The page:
Under threat from the Republican who almost beat him last year, Tim Bishop forms a leadership PAC

Kirsten Gillibrand and Tim Bishop. (Tim Bishop, via flickr)
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Long Island congressman Tim Bishop has established a leadership PAC, according to the FEC web site.

Bishop, a five-term incumbent, is one of New York's most endangered House incumbents. He is already facing two announced opponents, including Randy Altschuler, a Republican businessman who nearly upset him last year, in the very last congressional race in that cycle to be decided. (Altschuler attended the orientation for new members before finally finding out on Dec. 8 that he wouldn't be joining them.) Altschuler, who largely funded his own campaign, outspent Bishop by nearly $3 million dollars.

The new PAC doesn't allow Bishop to spend directly on his own re-election, but the rules are loose, and it can help fund his travel and allow him to hire more staff, along with contributing to the campaigns of other candidates who might, in turn, feel inclined to help Bishop win re-election. And, as is common with these committees, the name of the PAC appears to be an awkward acronym, in this case, for Bishop's own name: It's called the Building Infra[S]tructure Harnessing Our Priorities PAC.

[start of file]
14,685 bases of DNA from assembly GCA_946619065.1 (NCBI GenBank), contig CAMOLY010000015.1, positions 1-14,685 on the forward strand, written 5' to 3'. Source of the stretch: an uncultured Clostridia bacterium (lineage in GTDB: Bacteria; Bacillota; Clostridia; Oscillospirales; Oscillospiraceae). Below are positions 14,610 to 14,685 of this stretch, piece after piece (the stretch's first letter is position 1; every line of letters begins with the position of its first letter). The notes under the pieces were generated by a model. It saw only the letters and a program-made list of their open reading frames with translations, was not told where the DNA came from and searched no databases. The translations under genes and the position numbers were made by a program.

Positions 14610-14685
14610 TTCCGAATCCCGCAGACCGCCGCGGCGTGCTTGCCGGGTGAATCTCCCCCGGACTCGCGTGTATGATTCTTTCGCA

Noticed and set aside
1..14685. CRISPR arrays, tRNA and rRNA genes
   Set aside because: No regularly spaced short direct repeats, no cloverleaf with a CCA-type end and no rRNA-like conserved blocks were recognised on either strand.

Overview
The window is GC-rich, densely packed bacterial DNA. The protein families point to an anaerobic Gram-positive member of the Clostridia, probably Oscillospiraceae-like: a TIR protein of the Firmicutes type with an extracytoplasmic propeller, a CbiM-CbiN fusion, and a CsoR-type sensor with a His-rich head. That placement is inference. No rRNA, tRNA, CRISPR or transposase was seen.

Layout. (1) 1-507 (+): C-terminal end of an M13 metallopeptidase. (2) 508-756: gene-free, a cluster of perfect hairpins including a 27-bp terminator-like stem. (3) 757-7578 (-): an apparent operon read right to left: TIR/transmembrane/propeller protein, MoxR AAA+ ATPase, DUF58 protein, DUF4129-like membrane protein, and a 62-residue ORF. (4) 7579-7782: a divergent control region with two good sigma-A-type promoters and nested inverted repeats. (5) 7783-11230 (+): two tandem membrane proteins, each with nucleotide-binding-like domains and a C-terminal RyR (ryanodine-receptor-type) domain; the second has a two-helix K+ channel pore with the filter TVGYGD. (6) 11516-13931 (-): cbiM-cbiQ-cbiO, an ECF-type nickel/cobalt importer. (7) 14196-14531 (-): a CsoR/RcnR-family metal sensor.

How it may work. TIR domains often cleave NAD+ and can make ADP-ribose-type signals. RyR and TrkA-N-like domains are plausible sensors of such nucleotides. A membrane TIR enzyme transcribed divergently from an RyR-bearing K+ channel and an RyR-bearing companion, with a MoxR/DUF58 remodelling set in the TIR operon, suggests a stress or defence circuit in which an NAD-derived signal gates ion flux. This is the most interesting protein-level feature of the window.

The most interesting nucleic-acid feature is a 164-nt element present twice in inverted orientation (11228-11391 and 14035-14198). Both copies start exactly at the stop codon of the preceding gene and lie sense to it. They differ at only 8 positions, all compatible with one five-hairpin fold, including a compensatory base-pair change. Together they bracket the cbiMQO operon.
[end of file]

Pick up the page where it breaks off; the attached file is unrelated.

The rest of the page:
(One need not be in the House leadership, or anywhere near it, to form a leadership PAC, and Bishop joins several of his colleagues in the delegation in forming one.)



Bishop raised just over $3 million dollars for his 2010 re-election, and he is already aggressively raising for next year. He raised $305,000 in the third quarter, giving him just under a million dollars in cash on hand.

Altschuler has been raising too—just over half a million dollars so far this year, with $422,000 on hand.

Also declared is George Demos, another Republican challenger, who came in second to Altschuler in the three-way primary last year. Demos has raised $76,725 for next year's race. 

A spokesman for Bishop did not immediately return a request for comment.

UPDATE: Bishop spokesman Oliver Longwell emailed the following explanation: "Congressman Bishop credits a strong field operation with helping secure his victory in 2010, and he established a leadership PAC to help Democrats in competitive contests like his own build the kind of on-the-ground political infrastructure that wins close races."